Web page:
a former opening ceremony designer launches shoes inspired by her best friends
Christelle De Castro shoots an exclusive video for Nicole Saldaña footwear.
Nicole Saldaña's inspirations aren't a secret. The former head designer for Opening Ceremony plasters them all over her Instagram page: ornamental Prada Chandeliers, 90s Delia's catalog platforms, John Fluevog witch mules, and Sesame Street Crocs. "I grew up in the late-80s/early-90s," Nicole tells i-D of her very first shoe collection. "Esprit was such a huge influence. United Colors of Bennetton, Fiorucci, those colorful, multi-cultural brands." Nicole recently had the chance to work on Opening Ceremony's Esprit collection. (She has also freelanced for Jason Wu, Jonathan Simkai, and Apiece Apart.)
Nicole's biggest inspiration of all is the creative melting pot of New York. "It just felt like the right time to re-energize this idea of being a designer in New York, and designing things that are approachable and have longevity," she says. "I really want people to be able to love the shoes and to wear them — to run around the city and live and work in the shoes." Amen. We're not ones to scorn a pair of Sesame Street Crocs, but it's nice to not have to carry them in a tote bag every time you hit happy hour.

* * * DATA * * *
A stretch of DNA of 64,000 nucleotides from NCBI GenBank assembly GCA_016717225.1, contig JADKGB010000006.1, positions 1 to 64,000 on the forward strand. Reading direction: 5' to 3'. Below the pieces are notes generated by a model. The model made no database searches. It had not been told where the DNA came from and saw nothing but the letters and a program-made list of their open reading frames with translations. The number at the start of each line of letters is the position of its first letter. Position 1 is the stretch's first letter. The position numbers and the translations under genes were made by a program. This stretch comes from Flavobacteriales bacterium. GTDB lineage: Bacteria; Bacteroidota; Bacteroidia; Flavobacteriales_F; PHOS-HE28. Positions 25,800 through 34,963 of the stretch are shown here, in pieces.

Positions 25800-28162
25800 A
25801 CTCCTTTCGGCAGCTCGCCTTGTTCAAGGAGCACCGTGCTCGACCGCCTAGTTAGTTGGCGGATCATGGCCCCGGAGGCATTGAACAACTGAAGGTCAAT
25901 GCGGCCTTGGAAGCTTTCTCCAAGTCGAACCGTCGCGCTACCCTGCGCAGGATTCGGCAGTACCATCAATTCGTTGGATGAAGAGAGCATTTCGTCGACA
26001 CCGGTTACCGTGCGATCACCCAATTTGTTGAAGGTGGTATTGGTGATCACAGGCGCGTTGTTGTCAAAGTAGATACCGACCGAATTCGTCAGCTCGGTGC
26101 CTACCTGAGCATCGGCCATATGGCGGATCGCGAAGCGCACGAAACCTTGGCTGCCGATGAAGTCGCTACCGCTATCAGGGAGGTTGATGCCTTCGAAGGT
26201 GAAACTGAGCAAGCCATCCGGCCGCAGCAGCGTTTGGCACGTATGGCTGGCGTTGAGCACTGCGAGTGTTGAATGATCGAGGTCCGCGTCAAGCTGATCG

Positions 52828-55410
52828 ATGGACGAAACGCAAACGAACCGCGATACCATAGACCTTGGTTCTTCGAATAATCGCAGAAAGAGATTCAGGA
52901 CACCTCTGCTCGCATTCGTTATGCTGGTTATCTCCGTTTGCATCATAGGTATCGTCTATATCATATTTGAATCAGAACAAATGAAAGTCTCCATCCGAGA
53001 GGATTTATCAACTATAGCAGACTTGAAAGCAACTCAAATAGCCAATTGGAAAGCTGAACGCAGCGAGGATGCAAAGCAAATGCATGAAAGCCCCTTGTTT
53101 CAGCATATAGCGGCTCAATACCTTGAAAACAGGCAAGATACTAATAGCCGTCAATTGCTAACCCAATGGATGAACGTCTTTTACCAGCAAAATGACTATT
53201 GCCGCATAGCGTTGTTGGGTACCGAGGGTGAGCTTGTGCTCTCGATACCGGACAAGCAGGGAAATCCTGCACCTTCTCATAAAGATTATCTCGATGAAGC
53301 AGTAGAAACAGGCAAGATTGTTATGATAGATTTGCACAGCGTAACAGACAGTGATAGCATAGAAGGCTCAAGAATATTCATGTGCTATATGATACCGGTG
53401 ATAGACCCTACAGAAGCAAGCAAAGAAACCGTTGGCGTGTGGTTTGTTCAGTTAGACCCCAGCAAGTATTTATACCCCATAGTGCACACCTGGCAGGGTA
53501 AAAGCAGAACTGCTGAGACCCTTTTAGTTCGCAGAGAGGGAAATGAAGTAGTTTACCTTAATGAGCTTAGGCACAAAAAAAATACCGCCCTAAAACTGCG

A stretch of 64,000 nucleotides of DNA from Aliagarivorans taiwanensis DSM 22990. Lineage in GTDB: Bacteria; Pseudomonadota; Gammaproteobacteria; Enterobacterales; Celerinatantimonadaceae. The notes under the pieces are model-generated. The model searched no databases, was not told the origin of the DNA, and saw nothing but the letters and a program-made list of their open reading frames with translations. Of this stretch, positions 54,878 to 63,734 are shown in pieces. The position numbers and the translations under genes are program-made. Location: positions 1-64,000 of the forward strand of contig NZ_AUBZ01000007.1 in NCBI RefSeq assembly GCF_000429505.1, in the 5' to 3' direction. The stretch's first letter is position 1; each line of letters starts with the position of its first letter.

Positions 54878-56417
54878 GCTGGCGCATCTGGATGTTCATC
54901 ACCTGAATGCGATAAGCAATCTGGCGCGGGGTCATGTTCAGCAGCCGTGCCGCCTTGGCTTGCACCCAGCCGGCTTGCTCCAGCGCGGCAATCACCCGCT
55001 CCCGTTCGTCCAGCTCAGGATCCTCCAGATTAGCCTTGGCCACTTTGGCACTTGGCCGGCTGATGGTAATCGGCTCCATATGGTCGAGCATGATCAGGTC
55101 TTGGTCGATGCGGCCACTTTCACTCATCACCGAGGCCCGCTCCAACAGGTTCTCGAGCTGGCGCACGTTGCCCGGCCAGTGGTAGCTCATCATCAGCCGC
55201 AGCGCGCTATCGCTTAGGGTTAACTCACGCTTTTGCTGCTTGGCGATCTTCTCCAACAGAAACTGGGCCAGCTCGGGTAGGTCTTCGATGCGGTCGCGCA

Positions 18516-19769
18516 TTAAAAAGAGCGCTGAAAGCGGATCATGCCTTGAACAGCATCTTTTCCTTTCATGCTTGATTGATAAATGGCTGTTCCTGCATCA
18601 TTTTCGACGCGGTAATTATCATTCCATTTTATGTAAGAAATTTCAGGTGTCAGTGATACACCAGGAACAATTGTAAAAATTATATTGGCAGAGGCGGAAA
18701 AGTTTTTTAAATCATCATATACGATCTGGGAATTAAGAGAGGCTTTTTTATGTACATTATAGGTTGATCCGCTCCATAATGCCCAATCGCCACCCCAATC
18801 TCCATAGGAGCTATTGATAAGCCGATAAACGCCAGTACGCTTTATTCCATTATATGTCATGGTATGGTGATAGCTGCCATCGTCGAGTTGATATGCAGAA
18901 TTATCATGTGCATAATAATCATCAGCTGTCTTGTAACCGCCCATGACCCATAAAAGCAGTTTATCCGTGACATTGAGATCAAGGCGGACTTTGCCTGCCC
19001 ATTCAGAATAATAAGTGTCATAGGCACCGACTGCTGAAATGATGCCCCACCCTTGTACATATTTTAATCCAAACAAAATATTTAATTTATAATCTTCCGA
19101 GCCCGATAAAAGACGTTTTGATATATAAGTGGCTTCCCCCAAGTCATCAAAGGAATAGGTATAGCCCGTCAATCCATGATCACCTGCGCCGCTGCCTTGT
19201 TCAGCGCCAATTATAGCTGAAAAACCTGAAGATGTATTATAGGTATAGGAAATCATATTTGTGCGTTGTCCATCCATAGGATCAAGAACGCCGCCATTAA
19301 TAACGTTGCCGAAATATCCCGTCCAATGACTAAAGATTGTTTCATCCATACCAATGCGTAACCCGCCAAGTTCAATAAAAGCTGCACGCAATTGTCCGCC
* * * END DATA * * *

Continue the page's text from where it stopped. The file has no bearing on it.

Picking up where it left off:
Each shoe takes its name — and personality — from one of Nicole's best friends in the city. "Bibi" is a platform clog lined with cozycore shearling, available in baby blue or witchy black. 90s Wiccan vibes also penetrate the "Zoe" ankle boot and chunky "Sage" loafer, while "Dylan" is a sexy slipper heel you could take to Mr. Fong at 4am and home to meet your mom. Its sculpted stems are just one example of Nicole's industrial design obsession. Another is her eagle eye for quality materials, including rubberized leather and plush velvet sourced from Italy.
"Right now I'm really into furniture," she says. "My dad was an engineer and an industrial designer. He was always a 'less is more' person. I'm always thinking, 'How can you design this shoe that has a lot of personality but is really pared down to the elements that are aesthetically pleasing but still super functional?'" Looks like she's answered her own question.